I think what we need and maybe Adobe will include this at some-point in their development of LR or ACR is the ability to preview or predetermine the image colour gamut. The user then could select the appropriate colour space dependent on the image colour gamut if so desired.
The image is in XYZ at some point in the pipeline so a quick subsampling to LAB for gamut comparison would be quite straight forward.
For example if an image contains a very small colour gamut would it need to be rendered to prophoto or would sRGB suffice? or vice versa.
I don't know what type of tool you would like to have, but both ACR and LR have the capability to determine if the gamut of the image fits into a selected color space for the final rendered image. In ACR you can set the preference to render into sRGB. If gamut clipping is apparent as in the histogram of the first image below, select AdobeRGB or ProPhotoRGB to eliminate the saturation clipping.
In LR, the rendering into the selected color space is deferred until the export stage. One can use soft proofing to see if there is clipping when exporting into the final color space as shown in the second image below.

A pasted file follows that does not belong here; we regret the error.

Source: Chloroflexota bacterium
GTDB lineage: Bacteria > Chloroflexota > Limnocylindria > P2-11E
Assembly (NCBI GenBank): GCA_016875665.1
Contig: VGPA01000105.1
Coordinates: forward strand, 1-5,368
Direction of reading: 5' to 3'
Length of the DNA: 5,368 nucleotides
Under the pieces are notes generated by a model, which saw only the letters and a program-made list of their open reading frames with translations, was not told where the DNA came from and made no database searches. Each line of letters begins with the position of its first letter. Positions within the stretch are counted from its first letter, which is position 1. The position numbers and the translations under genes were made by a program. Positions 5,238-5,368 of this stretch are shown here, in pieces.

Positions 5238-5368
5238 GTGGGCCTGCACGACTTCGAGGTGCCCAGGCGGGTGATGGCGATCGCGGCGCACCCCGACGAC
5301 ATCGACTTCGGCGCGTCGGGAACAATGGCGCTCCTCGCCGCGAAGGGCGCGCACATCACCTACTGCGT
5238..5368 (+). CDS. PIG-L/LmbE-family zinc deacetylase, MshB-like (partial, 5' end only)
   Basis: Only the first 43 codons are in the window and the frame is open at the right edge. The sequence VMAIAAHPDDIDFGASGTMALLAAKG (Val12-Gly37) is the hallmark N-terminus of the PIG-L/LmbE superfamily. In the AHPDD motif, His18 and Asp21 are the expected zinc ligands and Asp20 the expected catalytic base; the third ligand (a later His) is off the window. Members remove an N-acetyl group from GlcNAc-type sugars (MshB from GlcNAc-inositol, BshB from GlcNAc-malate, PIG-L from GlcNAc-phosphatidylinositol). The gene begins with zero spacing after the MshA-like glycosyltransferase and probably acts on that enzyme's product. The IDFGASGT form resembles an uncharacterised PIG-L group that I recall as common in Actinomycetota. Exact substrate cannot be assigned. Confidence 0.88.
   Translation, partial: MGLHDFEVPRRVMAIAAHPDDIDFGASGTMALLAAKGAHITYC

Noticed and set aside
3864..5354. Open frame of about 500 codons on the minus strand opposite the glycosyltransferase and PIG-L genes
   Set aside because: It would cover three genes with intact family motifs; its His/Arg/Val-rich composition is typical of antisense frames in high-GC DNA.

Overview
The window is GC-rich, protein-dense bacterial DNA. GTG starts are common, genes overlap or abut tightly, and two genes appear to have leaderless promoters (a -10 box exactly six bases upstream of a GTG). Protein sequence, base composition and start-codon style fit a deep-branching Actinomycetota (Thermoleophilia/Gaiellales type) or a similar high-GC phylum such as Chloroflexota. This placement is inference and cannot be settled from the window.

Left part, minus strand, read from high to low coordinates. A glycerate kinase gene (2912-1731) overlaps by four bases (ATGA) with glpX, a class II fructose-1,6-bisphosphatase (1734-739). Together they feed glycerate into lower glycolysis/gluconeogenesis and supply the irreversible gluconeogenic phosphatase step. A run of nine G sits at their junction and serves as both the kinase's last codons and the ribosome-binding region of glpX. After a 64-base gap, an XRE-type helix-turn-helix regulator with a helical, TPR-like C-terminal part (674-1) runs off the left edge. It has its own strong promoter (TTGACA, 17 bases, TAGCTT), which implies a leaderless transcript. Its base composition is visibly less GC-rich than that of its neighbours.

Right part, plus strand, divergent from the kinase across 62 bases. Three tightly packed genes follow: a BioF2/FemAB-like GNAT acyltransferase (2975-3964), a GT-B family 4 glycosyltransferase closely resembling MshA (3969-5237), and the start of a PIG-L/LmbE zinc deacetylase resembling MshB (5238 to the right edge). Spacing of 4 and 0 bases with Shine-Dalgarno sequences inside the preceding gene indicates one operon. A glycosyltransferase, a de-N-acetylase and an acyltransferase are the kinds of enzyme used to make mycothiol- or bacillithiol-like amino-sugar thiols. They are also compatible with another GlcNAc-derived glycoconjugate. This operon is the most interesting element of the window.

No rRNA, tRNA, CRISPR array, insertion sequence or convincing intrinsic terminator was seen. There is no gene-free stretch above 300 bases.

Either way I think it is important to match as best as possible image gamut space to rendered colour space.
If you use 16 bits per pixel, I see no disadvantage in using ProPhotoRGB. If 8 bit output is desired, then a smaller space would be preferable. Personally, I would not take the trouble to go through dozens of images, selecting the appropriate space for each, but would simply use ProPhoto as Jeff recommends. Otherwise, you could use a space that contains the real world surface colors that occur in nature. The size of such a space is shown in the third image below, courtesy of Gernot Hoffmann
. Bruce Lindbloom's BetaRGB might fit the bill.